Subscribe to Our Newsletter
* indicates required
Featured Business

Energy Pipelines and Agriculture: How much do we stand to lose/gain?

words: Tom Baumann

Certainly, the energy debate is heating up with Enbridge, Kinder Morgan and others proposing all sorts of new pipelines. And I don’t care which side of the debate about the energy pipelines you sit on—whether oil, bitumen, natural gas or god knows what else. Every single one of us uses energy.

So, if we all use energy from the gas in our tanks to the plastic we use to protect our crops, and we accept that our computers are made from mostly plastic and we heat our houses with relatively clean natural gas, why are we so concerned with new pipelines? We have all heard commercials touting the great clean pipelines, and we read letters to the editors about the earth heating up relentlessly and that we may soon all die anyway. I would like you to forgive me for not addressing the issue that way. I’d like to address the issue from the standpoint of agriculture itself and the impact pipelines have on agriculture production on the BC Agriculture Land Reserve (ALR).

We are all familiar with the usual extractions of agriculture land from the ALR for reasons of “progress”: a new mall, a parking lot, an industrial park, a new housing project or religious establishment—anything seems to go. In one local case, even a swap for a dyke to protect other agriculture land. The government itself wants to open up the land reserve in the interior region for more development. Now add energy pipelines. I am sure everyone knows, pipes are buried underground and we just carry on as usual. Right? NO! Not so fast. When pipelines were built in the past, the soil was mixed, leading to sagging and compaction. If you are a real keener, go to Google Earth and find a picture from space that still clearly shows pipes running through farmland though they were installed in the 1950s. Yes, the soil damage still exists. Also, did you know that pipelines actually heat up the ground around them via friction and accelerate crop growth above? Now imagine you have a pipe like that under your crop and that entire section ripens early; and when you are finally able to harvest it is overripe and lost to you. Not so good, is it?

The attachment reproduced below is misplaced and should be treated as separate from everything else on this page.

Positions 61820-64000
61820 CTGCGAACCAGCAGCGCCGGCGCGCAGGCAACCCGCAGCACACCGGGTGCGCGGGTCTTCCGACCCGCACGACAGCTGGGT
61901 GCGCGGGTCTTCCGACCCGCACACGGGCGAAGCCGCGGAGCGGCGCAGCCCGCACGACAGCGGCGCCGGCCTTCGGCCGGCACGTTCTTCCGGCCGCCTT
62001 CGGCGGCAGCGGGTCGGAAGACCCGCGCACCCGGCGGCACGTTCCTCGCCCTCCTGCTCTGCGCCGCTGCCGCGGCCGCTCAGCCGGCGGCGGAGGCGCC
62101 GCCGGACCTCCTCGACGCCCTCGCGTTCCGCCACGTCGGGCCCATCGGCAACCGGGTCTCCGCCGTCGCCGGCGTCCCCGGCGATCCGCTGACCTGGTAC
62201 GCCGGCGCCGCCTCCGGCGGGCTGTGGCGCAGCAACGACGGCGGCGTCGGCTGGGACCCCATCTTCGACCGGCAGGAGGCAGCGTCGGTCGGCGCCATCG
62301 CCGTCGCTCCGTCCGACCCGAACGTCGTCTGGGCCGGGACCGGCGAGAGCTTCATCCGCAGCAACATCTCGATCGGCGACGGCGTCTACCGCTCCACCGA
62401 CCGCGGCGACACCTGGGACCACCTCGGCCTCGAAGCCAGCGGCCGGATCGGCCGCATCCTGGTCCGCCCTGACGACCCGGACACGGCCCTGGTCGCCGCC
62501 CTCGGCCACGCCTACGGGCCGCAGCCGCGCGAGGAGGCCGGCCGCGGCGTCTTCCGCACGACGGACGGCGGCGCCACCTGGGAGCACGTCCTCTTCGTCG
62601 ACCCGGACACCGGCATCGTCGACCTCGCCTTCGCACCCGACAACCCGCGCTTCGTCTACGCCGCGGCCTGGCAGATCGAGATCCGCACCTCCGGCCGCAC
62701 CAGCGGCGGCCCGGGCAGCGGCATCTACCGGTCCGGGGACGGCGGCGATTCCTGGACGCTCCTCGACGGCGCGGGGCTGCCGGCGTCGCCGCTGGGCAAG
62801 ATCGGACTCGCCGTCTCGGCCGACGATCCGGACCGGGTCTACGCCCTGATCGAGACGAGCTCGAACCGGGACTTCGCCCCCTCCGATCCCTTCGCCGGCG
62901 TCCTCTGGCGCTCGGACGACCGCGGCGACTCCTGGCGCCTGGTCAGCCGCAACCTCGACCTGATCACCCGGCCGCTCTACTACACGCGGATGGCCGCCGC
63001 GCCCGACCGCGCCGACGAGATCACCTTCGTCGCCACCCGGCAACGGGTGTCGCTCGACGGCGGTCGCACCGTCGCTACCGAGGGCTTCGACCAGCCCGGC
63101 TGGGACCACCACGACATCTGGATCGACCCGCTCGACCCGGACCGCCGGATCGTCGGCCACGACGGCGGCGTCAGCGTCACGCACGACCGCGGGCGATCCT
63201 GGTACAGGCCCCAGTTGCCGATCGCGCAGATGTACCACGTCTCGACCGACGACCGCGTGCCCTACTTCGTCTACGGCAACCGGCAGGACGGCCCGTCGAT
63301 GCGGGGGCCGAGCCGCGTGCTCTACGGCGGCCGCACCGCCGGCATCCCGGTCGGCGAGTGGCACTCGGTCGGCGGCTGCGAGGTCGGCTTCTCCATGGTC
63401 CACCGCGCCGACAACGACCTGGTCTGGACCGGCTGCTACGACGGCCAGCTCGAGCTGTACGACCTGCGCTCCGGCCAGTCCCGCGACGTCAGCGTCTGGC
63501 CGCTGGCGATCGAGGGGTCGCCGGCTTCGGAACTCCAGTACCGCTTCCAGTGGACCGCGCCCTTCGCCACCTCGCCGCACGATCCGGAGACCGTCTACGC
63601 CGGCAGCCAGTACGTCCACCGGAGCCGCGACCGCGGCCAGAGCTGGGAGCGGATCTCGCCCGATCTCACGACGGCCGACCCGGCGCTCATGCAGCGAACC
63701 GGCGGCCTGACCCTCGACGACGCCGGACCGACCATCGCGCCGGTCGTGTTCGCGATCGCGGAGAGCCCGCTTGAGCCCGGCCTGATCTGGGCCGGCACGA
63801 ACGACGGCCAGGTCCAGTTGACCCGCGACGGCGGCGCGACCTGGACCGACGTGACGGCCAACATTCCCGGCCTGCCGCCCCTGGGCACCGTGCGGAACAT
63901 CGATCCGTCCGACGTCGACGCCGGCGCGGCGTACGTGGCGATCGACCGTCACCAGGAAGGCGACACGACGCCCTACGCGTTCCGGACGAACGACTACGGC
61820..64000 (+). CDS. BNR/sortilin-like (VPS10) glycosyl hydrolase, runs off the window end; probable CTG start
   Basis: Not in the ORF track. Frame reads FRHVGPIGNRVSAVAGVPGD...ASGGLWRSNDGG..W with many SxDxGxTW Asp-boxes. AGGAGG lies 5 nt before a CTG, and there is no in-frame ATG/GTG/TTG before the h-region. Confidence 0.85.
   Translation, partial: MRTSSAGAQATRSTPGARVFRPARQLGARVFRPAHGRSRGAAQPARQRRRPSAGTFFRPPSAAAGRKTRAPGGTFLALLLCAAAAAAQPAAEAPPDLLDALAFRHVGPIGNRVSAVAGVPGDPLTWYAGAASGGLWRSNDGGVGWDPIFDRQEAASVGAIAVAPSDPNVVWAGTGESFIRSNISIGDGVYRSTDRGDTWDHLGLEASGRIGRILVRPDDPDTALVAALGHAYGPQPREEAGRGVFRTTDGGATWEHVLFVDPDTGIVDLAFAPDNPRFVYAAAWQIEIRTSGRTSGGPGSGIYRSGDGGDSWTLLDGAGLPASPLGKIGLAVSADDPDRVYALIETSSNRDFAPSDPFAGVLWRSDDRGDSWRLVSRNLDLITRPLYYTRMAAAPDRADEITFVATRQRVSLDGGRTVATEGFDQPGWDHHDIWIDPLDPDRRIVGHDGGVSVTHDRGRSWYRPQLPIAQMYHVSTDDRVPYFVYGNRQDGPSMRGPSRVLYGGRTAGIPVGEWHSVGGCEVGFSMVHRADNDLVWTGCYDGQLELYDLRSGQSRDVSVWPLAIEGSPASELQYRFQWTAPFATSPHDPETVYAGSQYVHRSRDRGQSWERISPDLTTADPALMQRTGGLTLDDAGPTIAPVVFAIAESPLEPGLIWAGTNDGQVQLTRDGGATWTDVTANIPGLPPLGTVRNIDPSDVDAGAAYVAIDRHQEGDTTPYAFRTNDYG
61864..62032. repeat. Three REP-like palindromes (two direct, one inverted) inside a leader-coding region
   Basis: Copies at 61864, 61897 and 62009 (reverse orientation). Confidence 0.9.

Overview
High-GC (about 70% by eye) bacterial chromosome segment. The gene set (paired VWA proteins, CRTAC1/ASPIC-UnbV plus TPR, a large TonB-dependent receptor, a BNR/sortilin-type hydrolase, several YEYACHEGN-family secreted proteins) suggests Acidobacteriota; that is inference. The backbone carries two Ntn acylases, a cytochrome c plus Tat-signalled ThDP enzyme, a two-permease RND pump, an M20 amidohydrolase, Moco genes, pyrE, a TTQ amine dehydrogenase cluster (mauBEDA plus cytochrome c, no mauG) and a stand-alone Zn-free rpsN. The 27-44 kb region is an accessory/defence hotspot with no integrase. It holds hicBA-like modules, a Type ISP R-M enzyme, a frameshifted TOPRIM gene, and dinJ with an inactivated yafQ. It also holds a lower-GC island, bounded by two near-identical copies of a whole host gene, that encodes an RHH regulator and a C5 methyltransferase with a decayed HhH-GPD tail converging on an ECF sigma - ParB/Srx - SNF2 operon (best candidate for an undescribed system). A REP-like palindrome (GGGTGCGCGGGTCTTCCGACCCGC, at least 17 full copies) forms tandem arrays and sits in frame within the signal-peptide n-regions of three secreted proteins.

What if something is wrong with the pipe and the company needs to check or repair it? In an emergency, there may be lots of water pooling; and some examples show that even in the absence of an emergency, repairs are conducted when soil conditions are unsuitable for heavy loads, resulting in soil compaction. Mostly, today, environmental laws and rules ensure companies are held responsible to make every effort to lessen the impact on farm land. Several lifts of soil are mandated, so that soil horizons are not mixed. Work is shut down when the soil is wet to avoid excessive compaction. The original right of way documents, as well as current environmental plans filed with the National Energy Board, look great on paper and following them would be a real pleasure when the necessary work is done. After all, what we are after is that the farm, once disrupted for a year or two, gets back to regular business and that the pipe can be forgotten.